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In 1968 Fyodor Dostoevsky wrote that “beauty will save the world”. One hundred and fifty years later, it remains to be seen; but one thing is for sure, it can definitely distract us from the outside world during the global pandemic.
Now that people around the world are forced to stay home, they are looking for creative ways to keep boredom and melancholy at bay. A special photographic challenge has spread like wildfire on social media: recreating famous works of art using common household objects.
Surgical masks and thermometers, symbols of the COVID-19 pandemic, are outstanding props in recreations. A man with a chinstrap mask, his open mouth drawn with a marker, poses in a domestic version of Edvard Munch's The Scream. Rolls of toilet paper (another symbol of this era) serve as a toupee for a man sitting in front of the piano, who imitates a famous painting by Mozart. They are some of the examples of the inexhaustible creativity of the Russian Facebook group “IZOIZOLIZACIA”. It is not an exaggeration to say that the page has become a national compulsion.
– Vogel (@ Artwings31) April 21, 2020
The group's name is a composite of the Russian words “isolation” and “visual art.” To date, it has more than 500,000 members and more than one hundred publications per day. Despite the fact that the majority of the members of this cheerful group are Russians, it connects people from all over the world in these times of increased uncertainty. Izoizolyatsiya's motto says to everyone: “a community of people with limited mobility and an imagination without limits.” The founder of the Facebook group, Katerina Brudnaya-Chelyadinova, 38, has a few rules: props should be made from whatever you have at home, photos are not allowed to be edited, and there will be no Black Square-style interpretations of Kazimir Malevich, unless they're really fun.
For example, Brudnaya-Chelyadinova, who works for Russian digital giant Mail.Ru, started the challenge when she posted on Facebook a photograph of her husband wearing a straw hat as Vicent Van Gogh. When his friends asked his friends to post their own interpretations of famous paintings, many joined the challenge. To consolidate the huge number of submissions, on March 30, he created the Facebook group. To date, they have more than 2,500 members.
In an April 17 interview in the Russian news channel RBK, Brudnaya-Chelyadinova revealed that she is not alone in managing and leading the group, with great popular growth in April 2020. “Now we have 11 moderators who are keeping it going. the group at every moment of the day, from the United States to New Zealand, “he said. “It is an immense effort from friends around the world.”
International membership reflects the fact that Izoizolyatsiya is just one of the many incarnations of the viral art challenge. Since the COVID-19 pandemic began, social media has had several art galleries around the world that have launched similar initiatives.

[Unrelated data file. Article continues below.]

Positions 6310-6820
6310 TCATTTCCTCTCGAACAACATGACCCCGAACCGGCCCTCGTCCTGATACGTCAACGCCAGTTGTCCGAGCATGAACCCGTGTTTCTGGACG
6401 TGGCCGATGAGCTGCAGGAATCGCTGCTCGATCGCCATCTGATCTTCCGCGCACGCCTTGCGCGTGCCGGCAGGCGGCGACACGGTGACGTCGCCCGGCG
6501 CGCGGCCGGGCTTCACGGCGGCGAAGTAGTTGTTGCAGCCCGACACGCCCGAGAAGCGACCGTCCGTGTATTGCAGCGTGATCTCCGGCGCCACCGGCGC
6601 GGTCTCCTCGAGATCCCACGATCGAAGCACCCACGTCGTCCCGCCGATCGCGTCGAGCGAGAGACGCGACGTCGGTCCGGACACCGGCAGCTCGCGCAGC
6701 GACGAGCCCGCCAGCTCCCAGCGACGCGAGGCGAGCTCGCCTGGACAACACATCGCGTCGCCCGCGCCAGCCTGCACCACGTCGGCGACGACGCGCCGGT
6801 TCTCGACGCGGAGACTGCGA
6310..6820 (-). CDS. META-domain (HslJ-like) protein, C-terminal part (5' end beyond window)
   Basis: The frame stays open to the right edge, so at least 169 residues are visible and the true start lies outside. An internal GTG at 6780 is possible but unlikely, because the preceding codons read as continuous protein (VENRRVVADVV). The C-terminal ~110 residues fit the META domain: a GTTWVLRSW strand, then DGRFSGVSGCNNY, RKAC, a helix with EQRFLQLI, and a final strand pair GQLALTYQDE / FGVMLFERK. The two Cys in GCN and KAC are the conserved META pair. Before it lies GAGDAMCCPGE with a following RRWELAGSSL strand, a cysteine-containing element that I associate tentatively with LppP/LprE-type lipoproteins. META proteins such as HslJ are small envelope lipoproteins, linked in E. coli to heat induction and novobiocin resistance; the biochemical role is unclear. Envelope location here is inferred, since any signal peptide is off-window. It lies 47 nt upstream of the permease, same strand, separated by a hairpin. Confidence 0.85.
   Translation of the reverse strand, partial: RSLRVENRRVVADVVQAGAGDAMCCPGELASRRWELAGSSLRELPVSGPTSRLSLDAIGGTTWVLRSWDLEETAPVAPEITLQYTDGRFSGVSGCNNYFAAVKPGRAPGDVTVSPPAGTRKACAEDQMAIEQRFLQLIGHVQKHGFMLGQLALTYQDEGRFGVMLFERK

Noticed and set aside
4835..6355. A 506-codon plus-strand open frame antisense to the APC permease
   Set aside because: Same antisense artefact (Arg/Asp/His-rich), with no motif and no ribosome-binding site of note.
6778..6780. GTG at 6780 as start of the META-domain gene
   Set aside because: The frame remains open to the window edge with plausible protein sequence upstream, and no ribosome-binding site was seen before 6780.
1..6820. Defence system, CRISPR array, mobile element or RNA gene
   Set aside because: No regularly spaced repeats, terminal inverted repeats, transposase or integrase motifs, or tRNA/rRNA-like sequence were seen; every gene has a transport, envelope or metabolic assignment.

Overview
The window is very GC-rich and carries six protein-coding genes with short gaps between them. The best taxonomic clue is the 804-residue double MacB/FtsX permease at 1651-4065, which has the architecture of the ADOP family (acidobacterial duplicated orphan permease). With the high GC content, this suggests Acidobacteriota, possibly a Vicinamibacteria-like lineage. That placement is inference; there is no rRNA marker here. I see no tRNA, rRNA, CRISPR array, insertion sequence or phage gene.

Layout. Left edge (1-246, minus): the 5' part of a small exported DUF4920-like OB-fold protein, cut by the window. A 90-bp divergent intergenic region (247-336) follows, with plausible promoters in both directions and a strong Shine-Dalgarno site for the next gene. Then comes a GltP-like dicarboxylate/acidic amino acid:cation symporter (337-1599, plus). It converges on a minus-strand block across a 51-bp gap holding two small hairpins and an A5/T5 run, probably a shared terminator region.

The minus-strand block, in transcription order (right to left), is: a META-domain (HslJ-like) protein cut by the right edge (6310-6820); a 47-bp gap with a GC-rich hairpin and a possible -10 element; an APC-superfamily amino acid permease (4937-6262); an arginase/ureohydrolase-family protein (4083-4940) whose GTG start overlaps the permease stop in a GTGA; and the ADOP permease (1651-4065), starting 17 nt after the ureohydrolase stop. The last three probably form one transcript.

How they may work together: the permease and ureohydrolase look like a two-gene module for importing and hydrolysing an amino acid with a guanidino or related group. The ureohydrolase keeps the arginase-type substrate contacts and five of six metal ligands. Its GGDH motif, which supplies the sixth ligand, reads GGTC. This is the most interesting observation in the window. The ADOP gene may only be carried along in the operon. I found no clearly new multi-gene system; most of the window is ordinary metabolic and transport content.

It is not surprising that the members of Izoizolyatsiya have a special love for famous works of art from Russia and the former Soviet Union. “It seems like we were a little more ironic with ourselves in this group,” Brudnaya-Chelyadinova admitted in an interview for RuNet Echo.
Certainly, many of the images that are published are very creative and self-critical in their re-creation of the most valuable Russian paintings. Vasilii Vereshagin's mountain of skulls in “The Apotheosis of War” is rethought as scattered Lego heads. Another image characterizes a cat that imitates Lenin's greeting. Ivan Shishkin's iconic bears in “Morning in a Pine Forest” are represented by cookies with a lettuce background.
There are also some famous interpretations of foreign works of art. “The Last Supper” is recreated with nurses instead of apostles; In Leonardo Da Vinci's “Savior of the World” a model of Jesus appears holding a jar of pickles instead of the globe. Some wearers put on a tutu to recreate Edgar Degas' famous ballerina paintings, others wore a Russian fur hat with ear flaps, Ushanka, to reproduce Van Gogh's self-portrait after the accident.
The restriction of the challenge has prompted many participants to experiment with the everyday objects they have in their homes. A user from Israel posed as Salvador Dalí, decorated with intense makeup and melted clocks made of paper. One woman recreated “Pandora” by Dante Gabriel Rossetti, only the gold box of the painting was replaced with the McDonald's takeout wrap. A Jackson Pollock painting was depicted with a pile of branches.
One of the group's most popular publications, by Natalia Shevchenko, represents “Dance”, Henri Matisse's masterpiece from 1940, recreated with shrimp and walnuts in a plastic bag. Earned over 39,000 LIKES.
Many of these reimagined works are also selfies of amateur models in their homes during quarantine. In many, spouses, partners, pets, grandparents and babies appear. Izoizolyatsiya's Facebook page is full of lonely faces looking for a connection and it is evident that they found it.
Like all social media trends, the challenge raises its own questions: Are reenactments of famous art just new or is there a deeper need to connect with art and with each other? Brudnaya-Chelyadinova believes in the latter. “On the one hand, it is true that the challenge of art is a game, but there is also another way to connect and draw attention to timeless art and thus find comfort in society,” he concludes.